Now, if you're going through yo-yoing, then my suggestion is actually to scale back whatever dietary regimen you're trying to do. Let's take, for instance, raw foods specifically. If you're trying to eat mostly or all raw foods, and you notice that you're having a lot of challenges yo-yoing, take a step back and find some transitional foods that you can eat on a daily basis that are still good for you. Kevin I know you're a very big fan of quinoa, right? So including things like quinoa, including things like steamed vegetables, that still are things that you can enjoy, that you might feel that are warm foods if you're craving warm foods, that might give you more substance. It's better to take a step back than go back and forth between this yo-yoing exercise.
Now for other individuals who might just have a desire here and there that might show up, and if they're doing good overall, and if they're fine using discipline, then use it! By all means, if discipline has worked for you so far, who am I to tell you not to use it? What I would suggest though, is notice if your dietary journey stops becoming fun, all right? Notice if you're bringing more stress into it. Notice if you're adding the dimension of resistance, if you're not actually enjoying the journey anymore. And if you notice that you're not enjoying it anymore, then there may be a time to also reevaluate and say, "What could I be doing differently here?"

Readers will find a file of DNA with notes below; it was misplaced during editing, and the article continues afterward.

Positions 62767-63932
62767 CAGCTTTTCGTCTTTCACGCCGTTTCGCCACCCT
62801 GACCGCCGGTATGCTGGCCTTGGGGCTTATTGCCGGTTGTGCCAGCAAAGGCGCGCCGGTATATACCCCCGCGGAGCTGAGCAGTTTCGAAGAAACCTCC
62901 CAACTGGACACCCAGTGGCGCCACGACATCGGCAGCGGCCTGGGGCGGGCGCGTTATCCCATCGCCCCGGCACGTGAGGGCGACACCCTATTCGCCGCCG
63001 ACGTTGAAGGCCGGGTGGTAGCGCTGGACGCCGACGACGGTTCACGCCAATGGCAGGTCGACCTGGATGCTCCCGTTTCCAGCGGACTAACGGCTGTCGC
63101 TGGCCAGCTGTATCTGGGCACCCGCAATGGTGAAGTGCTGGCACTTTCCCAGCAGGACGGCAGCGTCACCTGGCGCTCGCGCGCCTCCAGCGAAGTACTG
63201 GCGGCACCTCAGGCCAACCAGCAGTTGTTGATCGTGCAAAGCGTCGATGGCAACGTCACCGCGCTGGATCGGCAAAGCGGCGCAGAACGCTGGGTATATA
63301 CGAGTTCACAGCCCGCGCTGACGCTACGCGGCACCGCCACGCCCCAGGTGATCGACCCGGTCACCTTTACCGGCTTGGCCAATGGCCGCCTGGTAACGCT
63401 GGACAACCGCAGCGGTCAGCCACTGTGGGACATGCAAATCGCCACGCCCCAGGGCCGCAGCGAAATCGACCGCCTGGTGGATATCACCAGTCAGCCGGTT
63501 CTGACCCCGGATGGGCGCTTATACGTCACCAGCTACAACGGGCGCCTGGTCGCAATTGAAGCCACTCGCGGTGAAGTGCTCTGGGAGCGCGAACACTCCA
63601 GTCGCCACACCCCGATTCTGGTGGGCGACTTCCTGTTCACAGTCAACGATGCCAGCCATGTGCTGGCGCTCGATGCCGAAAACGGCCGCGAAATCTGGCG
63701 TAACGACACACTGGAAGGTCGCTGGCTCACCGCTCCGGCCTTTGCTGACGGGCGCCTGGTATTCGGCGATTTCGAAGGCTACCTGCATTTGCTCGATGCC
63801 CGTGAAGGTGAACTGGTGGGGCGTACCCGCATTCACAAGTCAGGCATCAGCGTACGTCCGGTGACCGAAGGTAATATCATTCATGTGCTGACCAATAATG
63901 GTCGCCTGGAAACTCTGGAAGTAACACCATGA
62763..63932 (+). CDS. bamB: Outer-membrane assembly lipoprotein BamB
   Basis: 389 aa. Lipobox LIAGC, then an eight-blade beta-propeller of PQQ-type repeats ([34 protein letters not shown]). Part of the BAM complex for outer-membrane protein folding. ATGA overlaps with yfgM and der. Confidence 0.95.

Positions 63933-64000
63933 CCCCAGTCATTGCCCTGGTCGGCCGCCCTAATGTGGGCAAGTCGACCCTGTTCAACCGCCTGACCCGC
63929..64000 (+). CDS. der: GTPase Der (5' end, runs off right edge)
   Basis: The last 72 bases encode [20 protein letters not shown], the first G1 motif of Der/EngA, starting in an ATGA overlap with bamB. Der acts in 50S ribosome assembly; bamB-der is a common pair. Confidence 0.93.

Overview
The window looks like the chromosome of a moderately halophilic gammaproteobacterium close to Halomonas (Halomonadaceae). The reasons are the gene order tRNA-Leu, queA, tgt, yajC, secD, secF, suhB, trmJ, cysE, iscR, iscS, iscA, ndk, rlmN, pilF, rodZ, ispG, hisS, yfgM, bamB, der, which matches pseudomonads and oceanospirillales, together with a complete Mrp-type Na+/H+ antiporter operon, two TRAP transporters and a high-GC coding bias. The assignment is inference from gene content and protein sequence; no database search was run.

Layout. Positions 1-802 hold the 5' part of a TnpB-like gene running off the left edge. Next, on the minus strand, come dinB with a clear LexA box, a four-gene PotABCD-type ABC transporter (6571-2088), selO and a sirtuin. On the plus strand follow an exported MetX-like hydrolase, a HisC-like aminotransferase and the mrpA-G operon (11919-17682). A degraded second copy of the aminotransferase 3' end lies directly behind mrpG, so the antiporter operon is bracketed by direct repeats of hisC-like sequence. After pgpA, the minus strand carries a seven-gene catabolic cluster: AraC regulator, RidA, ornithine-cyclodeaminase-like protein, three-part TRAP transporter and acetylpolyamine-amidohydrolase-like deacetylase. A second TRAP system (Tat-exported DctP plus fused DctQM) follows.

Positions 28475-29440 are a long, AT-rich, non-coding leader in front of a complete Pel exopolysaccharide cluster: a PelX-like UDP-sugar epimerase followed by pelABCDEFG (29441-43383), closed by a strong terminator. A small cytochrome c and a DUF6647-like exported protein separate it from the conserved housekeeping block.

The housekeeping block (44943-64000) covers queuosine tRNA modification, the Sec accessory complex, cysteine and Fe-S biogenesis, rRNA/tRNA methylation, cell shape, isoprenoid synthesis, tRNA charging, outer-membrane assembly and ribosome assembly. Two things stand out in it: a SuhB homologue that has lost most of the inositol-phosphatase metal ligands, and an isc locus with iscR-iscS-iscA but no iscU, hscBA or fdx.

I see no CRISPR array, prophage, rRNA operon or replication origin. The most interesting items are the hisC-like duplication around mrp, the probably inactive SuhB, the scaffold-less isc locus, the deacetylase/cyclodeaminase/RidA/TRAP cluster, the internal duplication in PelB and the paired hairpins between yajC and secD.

Or just even taking a look at your goals. What is my goal here? What am I trying to do? Right? What am I trying to actually achieve here with my diet? Is it losing those last ten pounds, is that it? And then after that, then what? What's the next thing after that? Right? Sometimes, what I find, Kevin, is that simply by just being attached to a particular goal, that often creates those levels of desire, because people are so fixated on the goal. "OK, I need to get here, I need to get here, I need to get here." That they start tripping up, that they stop focusing on the day to day things that they did in the beginning, and that they're so focused on the goal that they start stumbling on the fact that they're not making progress fast enough. "I'm not doing it quick enough." And just by reevaluating it, I often find, just by taking an opportunity to actually reevaluate those goals, just by taking an opportunity to reflect on those goals. Sometimes people are able to make tremendous progress and realize, "Wow! I'm chasing after my tail. It's a valid goal, and it's a good thing to achieve, but I'm so fixated on it that I can't think about anything else. I can't focus on anything else."